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‘Totally unbiased’ power shopping site owned by electricity company  

Credit:  L.M. Sixel, Oct. 17, 2019, houstonchronicle.com ~~

Power Wizard, a new electricity shopping website in Houston, promotes itself as an independent voice on the side of consumers looking for low cost plans, providing unbiased advice to shoppers because Power Wizard has no ties with retail electric providers.

Except it does.

Power Wizard is owned by NextEra Energy, the nation’s biggest utility company, which also owns two retail electric providers in Houston, Frontier Utilities and Gexa Energy, according to registration records on file with the Texas Secretary of State and other public records. The chief executive officer of Power Wizard, Brian Landrum, is also president of Gexa, according to public records.

“It doesn’t sound very unbiased to me,” said Fred Anders, founder of Texas Power Guide in Houston, a website that helps consumers find the cheapest power plans.

Power Wizard, which was launched in February, is one of a growing number of concierge-like services in Texas that promise to find the best retail power deals for consumers. The growth in the industry reflects the confusion many Texas consumers face while shopping for power as they wade through gift card offers, free nights and weekend promotions, multi-tiered rates that change based on the number of kilowatt hours used and electricity brokers who promise they can find the best deals.

Brokers typically receive a commission from retail power companies for each consumer they place in an electricity plan. Brokers such as Power Wizard, however, which offer an on-going bill management service, typically charge customers a monthly service fee. In Power Wizard’s case, it’s $8 per month.

Power Wizard says on its website that it will navigate electricity buying for its customers as a “totally unbiased” partner. “We don’t have any alliances, relationships, or partnerships with any REPs,” referring to retail electric providers, according to Power Wizard.

But the address Power Wizard uses with the Texas Secretary of State is the same address of Florida Power & Light, another electricity company owned by NextEra Energy, according to the registration statement Power Wizard filed in February with the Texas Secretary of State.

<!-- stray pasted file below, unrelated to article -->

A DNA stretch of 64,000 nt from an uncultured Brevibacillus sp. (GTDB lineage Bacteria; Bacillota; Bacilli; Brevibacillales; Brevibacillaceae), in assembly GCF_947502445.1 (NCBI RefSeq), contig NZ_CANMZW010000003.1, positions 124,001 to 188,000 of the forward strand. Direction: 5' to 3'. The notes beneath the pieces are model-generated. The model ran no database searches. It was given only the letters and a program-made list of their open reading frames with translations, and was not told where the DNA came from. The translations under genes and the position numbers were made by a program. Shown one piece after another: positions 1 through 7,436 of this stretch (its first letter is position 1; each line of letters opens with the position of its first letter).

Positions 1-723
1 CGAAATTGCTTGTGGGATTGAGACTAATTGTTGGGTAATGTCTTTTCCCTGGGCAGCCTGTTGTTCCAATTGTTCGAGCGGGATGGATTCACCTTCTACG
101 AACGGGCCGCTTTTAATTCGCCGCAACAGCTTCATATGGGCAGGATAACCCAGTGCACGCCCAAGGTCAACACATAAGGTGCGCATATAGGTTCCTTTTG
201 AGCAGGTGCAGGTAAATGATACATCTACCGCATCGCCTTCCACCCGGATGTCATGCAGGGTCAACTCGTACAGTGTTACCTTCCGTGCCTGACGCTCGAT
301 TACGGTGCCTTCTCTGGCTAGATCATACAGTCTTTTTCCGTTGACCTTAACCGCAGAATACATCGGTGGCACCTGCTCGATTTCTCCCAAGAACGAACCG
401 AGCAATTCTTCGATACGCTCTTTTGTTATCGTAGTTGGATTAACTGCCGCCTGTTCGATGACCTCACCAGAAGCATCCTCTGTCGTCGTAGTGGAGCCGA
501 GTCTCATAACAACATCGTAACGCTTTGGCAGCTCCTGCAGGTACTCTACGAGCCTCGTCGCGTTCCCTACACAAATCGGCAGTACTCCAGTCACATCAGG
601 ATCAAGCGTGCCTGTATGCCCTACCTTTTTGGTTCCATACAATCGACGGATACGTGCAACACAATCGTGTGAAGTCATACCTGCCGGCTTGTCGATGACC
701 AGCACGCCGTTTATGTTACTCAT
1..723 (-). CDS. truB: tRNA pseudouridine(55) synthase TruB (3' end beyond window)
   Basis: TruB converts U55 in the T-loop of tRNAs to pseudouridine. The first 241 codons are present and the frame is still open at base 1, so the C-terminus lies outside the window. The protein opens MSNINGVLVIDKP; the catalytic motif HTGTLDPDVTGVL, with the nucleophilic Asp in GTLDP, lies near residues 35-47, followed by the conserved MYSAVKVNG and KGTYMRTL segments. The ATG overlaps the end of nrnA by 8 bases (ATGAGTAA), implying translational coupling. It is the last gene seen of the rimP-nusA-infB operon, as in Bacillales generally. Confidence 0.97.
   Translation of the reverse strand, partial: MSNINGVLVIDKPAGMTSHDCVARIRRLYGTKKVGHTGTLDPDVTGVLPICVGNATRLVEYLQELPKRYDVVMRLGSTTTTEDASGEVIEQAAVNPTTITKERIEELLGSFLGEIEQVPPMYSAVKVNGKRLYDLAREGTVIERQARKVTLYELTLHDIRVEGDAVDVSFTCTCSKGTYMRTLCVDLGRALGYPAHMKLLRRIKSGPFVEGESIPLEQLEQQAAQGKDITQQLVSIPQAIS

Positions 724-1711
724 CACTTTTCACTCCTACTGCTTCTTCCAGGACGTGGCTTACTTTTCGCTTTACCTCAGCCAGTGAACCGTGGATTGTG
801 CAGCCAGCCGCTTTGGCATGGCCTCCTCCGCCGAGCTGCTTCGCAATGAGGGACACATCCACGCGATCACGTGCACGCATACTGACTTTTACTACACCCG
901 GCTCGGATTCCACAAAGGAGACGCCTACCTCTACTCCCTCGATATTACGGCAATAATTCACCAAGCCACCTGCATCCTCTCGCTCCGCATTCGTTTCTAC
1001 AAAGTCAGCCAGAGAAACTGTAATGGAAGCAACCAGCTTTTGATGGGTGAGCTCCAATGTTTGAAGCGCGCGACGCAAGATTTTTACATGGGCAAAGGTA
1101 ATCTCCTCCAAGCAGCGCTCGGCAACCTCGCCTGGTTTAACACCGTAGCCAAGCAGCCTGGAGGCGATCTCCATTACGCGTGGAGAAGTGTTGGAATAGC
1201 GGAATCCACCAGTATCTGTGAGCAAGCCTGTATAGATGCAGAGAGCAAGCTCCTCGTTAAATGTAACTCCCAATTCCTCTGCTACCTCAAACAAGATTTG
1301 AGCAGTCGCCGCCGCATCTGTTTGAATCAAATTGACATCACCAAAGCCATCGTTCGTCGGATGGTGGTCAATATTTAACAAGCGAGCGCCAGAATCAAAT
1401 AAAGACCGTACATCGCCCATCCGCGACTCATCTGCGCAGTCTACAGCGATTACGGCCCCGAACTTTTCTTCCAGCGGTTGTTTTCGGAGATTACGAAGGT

All eight executives of Power Wizard work for NextEra, including five who list Florida Power & Light’s address in Juno Beach, Fla. as their business address, according to Power Wizard’s broker application to the Texas Public Utility Commission. Three of the executives, including Power Wizard’s CEO, chief financial offer and assistant vice president of regulatory affairs list NextEra or Gexa addresses in Houston on the registration form Power Wizard filed in August.

Gexa spokeswoman Ashley DePaolo said that Power Wizard is an affiliate of NextEra, but operates independently of other NextEra business units, including the retail operations of Gexa and Frontier. Power Wizard is not influenced by any retail energy provider or energy broker, regardless of ownership, she said.

But after being contacted by the Houston Chronicle, Power Wizard removed the claims from its website that it has no ties with retail electric providers.

As to whether Power Wizard puts customers in Gexa or Frontier plans, DePaolo would not say. PowerWizard selects the best electricity plan on behalf of its members regardless of the retail energy provider, she said.

Electricity brokers have largely escaped scrutiny in Texas, but a law enacted during the most recent legislative session requires brokers to register with the commission and comply with consumer protection rules and marketing guidelines. The registration deadline was Sept. 1 and about 1,000 brokers have signed up, according to commission records.

The commission has proposed new regulations for brokers and asked for comments, which will be incorporated into a new rule that will oversee electricity brokers.

Source:  L.M. Sixel, Oct. 17, 2019, houstonchronicle.com

This article is the work of the source indicated. Any opinions expressed in it are not necessarily those of National Wind Watch.

The copyright of this article resides with the author or publisher indicated. As part of its noncommercial effort to present the environmental, social, scientific, and economic issues of large-scale wind power development to a global audience seeking such information, National Wind Watch endeavors to observe “fair use” as provided for in section 107 of U.S. Copyright Law and similar “fair dealing” provisions of the copyright laws of other nations. Send requests to excerpt, general inquiries, and comments via e-mail.

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